July 6, 2017
Monkey Patching Griddler to Add Mailgun Properties
Griddler is a great gem to consider if your Rails application needs to receive email messages. Griddler works by creating an endpoint to receive webhooks from email services like SendGrid and Postmark. Since each email service formats their webhook payloads differently, Griddler adapts each incoming message into a generic
While this generic class makes it really easy to switch email services without rewriting your code, it does require you to discard any data from incoming messages that Griddler doesn’t include in its
stripped-text parameter, which automatically removes quoted text and signature blocks from emails.
When using Griddler out of the box, messages received from Mailgun don’t include the
stripped-text parameter since it’s not a common email field. Luckily, we can use monkey patching to cleanly extend Griddler and add this functionality just for our app.
Let’s first install Griddler in our Rails app by adding the
griddler-mailgun gem to the end of the
bundle install to install the Griddler gem with the Mailgun adapter. Next, add the default Griddler endpoint to
This will create an endpoint at
/email_processor - Mailgun will send emails to this route, and they’ll be processed by Griddler.
We also need to add an initializer file to configure Griddler, so create a new file named
app/config/initializers/griddler.rb with the following code:
Finally, we’ll need to create a class named
EmailProcessor - Griddler needs this to be defined in our app, and it’s where you’ll eventually process email messages after they arrive. You can place this file wherever you prefer in your Rails project, but let’s create it at
process method above, the
/email_processor endpoint, and was processed by Griddler. You can easily access the contents of the message as attributes, such as
Now let’s extend Griddler to handle Mailgun’s
stripped-text attribute, which is currently simply dropped when an email is processed.
Extending the Mailgun Adapter
Let’s first take a look at the source code of the Griddler Mailgun adapter class, which processes webhook payloads as they arrive from Mailgun:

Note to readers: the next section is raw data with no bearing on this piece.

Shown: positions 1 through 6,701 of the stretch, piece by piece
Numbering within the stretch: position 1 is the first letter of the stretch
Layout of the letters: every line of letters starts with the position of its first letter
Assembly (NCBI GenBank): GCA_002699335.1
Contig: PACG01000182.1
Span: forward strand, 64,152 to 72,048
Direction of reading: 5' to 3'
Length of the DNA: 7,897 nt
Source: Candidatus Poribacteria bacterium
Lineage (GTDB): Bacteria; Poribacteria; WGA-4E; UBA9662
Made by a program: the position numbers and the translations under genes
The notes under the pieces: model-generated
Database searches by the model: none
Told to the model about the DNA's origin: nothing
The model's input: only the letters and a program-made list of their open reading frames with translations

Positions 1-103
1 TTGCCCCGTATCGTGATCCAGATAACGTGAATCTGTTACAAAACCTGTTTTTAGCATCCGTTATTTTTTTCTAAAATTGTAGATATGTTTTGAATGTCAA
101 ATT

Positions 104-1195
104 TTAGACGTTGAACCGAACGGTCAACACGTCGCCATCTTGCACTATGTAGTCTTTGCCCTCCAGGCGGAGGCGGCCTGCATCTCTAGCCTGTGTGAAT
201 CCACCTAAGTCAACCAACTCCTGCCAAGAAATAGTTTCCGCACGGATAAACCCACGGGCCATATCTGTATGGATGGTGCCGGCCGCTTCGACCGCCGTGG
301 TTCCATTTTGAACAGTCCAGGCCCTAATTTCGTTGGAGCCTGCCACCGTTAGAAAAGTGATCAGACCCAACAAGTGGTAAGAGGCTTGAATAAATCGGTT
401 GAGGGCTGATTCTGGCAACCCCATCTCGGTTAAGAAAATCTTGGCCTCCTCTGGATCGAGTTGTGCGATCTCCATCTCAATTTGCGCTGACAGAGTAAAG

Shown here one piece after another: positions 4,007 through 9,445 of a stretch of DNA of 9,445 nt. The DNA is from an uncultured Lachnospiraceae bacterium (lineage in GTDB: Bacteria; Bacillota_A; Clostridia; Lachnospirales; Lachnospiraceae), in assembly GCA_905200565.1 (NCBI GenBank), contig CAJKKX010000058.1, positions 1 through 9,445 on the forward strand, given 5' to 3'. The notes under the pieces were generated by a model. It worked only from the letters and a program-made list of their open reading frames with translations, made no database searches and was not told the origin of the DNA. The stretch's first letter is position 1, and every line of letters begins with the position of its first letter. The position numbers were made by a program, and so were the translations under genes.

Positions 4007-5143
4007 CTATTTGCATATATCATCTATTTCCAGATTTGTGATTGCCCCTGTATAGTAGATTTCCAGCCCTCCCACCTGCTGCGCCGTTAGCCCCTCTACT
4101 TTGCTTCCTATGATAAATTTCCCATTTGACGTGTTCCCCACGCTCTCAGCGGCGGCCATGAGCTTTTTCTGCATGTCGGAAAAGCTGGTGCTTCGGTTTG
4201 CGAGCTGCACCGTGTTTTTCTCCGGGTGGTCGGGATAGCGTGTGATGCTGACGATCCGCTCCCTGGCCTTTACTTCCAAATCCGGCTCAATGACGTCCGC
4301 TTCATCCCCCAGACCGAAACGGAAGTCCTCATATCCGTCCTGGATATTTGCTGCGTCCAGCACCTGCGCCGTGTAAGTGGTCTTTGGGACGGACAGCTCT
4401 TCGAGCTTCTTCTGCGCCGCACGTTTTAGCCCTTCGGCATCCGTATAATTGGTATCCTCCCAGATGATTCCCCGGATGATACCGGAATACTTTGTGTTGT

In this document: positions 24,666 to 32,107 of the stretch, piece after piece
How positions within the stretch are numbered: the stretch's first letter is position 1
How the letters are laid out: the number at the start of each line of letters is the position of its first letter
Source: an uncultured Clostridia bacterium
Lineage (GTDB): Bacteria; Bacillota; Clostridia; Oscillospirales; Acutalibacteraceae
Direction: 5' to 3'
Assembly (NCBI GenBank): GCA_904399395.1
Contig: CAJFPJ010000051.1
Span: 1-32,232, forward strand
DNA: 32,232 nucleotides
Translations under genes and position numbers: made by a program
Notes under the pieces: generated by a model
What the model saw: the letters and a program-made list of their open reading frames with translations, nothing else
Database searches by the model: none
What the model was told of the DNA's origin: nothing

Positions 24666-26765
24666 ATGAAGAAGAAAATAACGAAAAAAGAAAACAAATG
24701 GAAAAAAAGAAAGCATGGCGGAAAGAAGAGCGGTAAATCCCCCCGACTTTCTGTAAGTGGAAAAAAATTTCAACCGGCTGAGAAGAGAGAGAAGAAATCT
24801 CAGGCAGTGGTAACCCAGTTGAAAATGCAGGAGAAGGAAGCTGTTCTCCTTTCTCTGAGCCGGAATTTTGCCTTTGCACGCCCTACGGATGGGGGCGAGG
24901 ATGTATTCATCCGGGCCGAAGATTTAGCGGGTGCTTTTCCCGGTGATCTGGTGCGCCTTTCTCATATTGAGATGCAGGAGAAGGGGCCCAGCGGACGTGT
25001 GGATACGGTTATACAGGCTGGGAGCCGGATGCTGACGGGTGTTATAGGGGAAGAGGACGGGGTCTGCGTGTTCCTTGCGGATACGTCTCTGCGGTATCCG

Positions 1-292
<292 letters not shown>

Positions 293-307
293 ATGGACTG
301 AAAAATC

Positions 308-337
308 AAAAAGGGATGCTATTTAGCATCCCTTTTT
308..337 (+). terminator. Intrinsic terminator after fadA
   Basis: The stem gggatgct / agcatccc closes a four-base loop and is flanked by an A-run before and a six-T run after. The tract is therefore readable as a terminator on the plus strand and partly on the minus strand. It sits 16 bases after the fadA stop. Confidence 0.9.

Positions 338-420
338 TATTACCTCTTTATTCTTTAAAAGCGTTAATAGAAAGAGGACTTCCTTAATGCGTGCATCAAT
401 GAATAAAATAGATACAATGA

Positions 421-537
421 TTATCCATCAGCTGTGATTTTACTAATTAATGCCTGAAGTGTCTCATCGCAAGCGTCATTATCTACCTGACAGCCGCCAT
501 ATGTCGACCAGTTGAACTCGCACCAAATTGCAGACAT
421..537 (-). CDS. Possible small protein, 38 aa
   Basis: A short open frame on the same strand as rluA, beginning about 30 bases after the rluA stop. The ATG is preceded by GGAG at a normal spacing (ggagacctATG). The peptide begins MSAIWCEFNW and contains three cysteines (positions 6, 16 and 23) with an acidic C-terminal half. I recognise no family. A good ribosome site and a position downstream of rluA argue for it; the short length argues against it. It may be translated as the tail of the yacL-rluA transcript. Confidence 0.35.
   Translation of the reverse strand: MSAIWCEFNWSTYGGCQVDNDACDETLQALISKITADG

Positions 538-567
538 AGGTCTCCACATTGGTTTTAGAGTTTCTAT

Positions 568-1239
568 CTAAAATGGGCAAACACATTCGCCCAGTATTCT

We’re mainly interested in
normalize_params - this method maps the
params values to a new hash that can be parsed into a Griddler::Email instance. Since we know
stripped-text is included in the params sent from Mailgun, we simply need to add a new key/value pair to the hash returned from
Let’s create a new module in our app to extend
Griddler::Mailgun::Adapter - add the following code to
Our module contains its own
normalize_params method, which will be used to override the
normalize_params method in
super method calls the original
normalize_params method, which returns a hash object. A new
:stripped_text key is added to the hash, with the value of
params['stripped-text'] from the Mailgun payload. The modified hash is then returned.
Our extension module is then applied to
Griddler::Mailgun::Adapter by using
class_eval to “open” the original class. The
prepend method is then used to “mix in” our extension module method.
Now our new
normalize_params code will execute in place of the original method in
Griddler::Mailgun::Adapter, and the resulting hash output will include our new key/value pair.
Extending Griddler’s Email Class
We also need to monkey patch
Griddler::Email to account for the updates we made to the Adapter. Here’s the relevant source code:
We need to add
:stripped_text to the
attr_reader declaration, and make sure it’s parsed in the
Add this code to
We’ve now defined a module with an
initialize method, which uses
super to call the original overridden method. An instance variable named
@stripped_text is declared to store the value of
params[:stripped_text] from our modified adapter (see previous section).
class_eval is used to modify the
Griddler::Email class, where we add
:stripped_text to the
attr_reader declarations, then prepend our extension module method.
Wrapping it Up
Here’s the final version of
To recap, we’ve added a small amount of functionality to Griddler. When an email arrives from Mailgun, the
stripped-text parameter is now processed, and is included as an attribute of the resulting
Griddler::Email object. We’re now free to use
stripped-text anywhere in our application!
Source Code Available on GitHub
You can find the full source code for this example here: https://github.com/jwkratz/griddler-stripped-text